Although he didn’t start hitting full shots until the Monday after the Masters, his return to competitive form was nothing short of meteoric, even by modern standards. And when he finished runner-up at last month’s Fort Worth Invitational, just his fourth event back, his confidence quickly returned.

“He’d never really been a golf nerd and I think he fell in love with golf again,” Harmon said. “When he came back there was something I hadn’t seen with him wanting to play again. He watched the Masters. He never watches the Masters.”

He also was back in the gym, alongside Johnson, rekindling the duo’s ongoing bout of one-upmanship. Early Sunday during their pre-round workout it was the status quo for Koepka and Johnson, friendly banter that both lightens the mood and inspires excellence.

But it was different once the two set out for the final round. There were no jokes, no trash talking, no talking of any kind, in fact.

“I love Dustin. He's one of my best friends,” Koepka said. “To play alongside him, it was fun today. I was excited about it. I figured he would be the guy to beat. But I didn't talk to him today. Maybe I said something on [No.] 3, and that was about it.”

There will be plenty to talk about next week when they renew what is one of the game’s most unique friendships and rivalries. Koepka won’t ascend to No. 1 in the world just yet, but he will hang a banner in Diovisalvi’s gym – 2018 U.S. Open champion – and Johnson wouldn’t miss that moment.

Getty Images

Balky putter dooms DJ's run for second U.S. Open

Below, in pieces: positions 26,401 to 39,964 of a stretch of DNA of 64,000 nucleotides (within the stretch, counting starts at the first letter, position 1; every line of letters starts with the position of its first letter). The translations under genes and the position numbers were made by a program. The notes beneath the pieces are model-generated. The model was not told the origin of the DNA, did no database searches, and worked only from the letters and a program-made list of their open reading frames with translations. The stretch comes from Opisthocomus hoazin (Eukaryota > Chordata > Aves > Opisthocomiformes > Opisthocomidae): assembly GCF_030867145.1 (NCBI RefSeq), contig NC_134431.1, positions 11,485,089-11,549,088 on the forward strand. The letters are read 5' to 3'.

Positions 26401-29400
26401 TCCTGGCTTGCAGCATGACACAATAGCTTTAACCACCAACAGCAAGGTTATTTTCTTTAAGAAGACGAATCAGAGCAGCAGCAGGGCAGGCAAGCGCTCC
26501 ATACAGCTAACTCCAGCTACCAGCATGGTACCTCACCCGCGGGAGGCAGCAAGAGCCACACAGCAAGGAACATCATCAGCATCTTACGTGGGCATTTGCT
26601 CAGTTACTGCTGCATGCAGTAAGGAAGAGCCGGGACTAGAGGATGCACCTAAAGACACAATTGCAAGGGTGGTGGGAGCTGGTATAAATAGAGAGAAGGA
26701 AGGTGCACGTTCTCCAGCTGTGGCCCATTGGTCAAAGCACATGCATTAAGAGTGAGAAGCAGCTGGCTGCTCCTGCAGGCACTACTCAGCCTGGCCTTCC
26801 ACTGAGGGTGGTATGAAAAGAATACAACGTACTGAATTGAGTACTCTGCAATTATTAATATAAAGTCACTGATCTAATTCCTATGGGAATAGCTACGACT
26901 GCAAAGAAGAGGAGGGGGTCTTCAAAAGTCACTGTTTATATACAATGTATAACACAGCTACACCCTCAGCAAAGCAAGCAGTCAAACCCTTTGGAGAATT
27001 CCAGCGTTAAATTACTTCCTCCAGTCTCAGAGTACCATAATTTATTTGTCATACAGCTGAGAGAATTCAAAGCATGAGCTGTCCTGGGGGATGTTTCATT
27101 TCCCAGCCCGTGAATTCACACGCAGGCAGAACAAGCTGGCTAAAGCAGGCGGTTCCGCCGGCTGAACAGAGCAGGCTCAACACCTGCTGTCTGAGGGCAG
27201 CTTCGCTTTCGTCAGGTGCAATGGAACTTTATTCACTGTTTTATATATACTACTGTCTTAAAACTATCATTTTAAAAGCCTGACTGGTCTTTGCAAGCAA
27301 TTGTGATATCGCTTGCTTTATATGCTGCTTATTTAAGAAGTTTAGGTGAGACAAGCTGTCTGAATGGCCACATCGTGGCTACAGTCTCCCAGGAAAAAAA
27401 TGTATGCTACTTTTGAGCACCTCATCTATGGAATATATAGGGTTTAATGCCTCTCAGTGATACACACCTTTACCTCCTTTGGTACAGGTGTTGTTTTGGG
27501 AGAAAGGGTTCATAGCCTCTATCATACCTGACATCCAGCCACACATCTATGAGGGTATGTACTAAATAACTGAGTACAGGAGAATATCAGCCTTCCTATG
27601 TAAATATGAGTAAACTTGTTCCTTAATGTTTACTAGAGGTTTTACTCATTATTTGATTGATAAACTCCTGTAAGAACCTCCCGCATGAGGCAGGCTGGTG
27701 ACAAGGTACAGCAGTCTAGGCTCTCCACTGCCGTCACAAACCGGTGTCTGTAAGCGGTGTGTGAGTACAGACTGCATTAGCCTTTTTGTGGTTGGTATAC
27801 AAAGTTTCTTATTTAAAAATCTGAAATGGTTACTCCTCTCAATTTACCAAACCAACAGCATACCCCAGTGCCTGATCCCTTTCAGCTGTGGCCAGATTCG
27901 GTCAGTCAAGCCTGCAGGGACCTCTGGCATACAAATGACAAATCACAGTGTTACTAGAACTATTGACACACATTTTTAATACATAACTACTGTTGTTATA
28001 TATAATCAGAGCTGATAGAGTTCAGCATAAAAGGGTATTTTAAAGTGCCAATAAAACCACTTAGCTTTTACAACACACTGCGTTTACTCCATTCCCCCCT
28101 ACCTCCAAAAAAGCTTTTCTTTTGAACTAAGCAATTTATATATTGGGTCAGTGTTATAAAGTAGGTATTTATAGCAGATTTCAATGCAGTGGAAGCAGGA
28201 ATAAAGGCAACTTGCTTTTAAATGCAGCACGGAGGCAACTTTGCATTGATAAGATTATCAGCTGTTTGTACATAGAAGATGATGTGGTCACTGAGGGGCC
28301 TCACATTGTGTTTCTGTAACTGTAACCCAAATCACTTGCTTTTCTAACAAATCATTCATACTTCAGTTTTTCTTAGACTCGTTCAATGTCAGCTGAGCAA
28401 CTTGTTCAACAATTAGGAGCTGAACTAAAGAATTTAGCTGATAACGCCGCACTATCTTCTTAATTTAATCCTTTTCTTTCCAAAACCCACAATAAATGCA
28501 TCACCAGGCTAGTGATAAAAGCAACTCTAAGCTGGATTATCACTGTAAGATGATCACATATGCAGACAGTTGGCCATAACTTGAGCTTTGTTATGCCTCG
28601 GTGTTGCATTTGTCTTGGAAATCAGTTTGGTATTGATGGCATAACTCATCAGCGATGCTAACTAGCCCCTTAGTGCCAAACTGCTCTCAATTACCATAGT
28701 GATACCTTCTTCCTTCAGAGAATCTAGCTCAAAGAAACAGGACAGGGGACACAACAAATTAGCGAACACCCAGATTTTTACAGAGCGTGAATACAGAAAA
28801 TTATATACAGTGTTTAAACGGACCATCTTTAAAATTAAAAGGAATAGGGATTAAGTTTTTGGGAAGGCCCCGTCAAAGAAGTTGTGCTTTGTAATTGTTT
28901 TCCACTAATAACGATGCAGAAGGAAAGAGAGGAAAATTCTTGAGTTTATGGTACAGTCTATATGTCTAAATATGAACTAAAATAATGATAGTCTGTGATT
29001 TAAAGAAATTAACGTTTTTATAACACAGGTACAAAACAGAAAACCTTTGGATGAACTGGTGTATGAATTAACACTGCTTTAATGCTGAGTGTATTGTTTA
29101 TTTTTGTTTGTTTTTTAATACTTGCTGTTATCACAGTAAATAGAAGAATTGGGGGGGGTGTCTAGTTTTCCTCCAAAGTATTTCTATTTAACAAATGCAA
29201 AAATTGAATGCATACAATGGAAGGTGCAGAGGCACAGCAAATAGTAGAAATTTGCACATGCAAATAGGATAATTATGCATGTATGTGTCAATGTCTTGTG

By Will GrayJune 18, 2018, 12:31 am

SOUTHAMPTON, N.Y. – While the course conditions during the final round of the U.S. Open were decidedly different than the day before, Dustin Johnson’s struggles on the greens remained the same.

Johnson appeared in command of the tournament at the halfway point at Shinnecock Hills, building a four-shot lead as the only player under par. But he, like many of the leaders, fell victim to borderline third-round conditions and struggled to a 7-over 77.

That still left him with a share of the lead at 3 over heading into the final round and a great chance to earn his second U.S. Open title in the last three years. Instead, he couldn’t keep pace with playing partner Brooks Koepka, shooting an even-par 70 to finish alone in third while Koepka went two shots better to successfully defend his title.


U.S. Open: Scores | Live blog | Full coverage


Johnson declined to speak with media following his round.

Johnson was 2 over for the week heading to the back nine on Sunday, only one shot behind Koepka. But he made three bogeys on the inward half, including dropped shots on Nos. 11 and 14 that effectively ended his title chances.

The culprit for Johnson’s regression was clear. After leading the field in strokes gained: putting through the first two rounds, he couldn’t get comfortable on the greens on the weekend.

Johnson needed 38 putts to complete his third round, T-64 among the 67 players who made the cut, and his 35 final-round putts were T-63 in the same category.

Despite the putting woes, Johnson has now finished T-4 or better at the U.S. Open four times in the last five years. In addition to his third-place showing this week and his win at Oakmont in 2016, he also tied for second at Chambers Bay in 2015 and was T-4 at Pinehurst the year prior.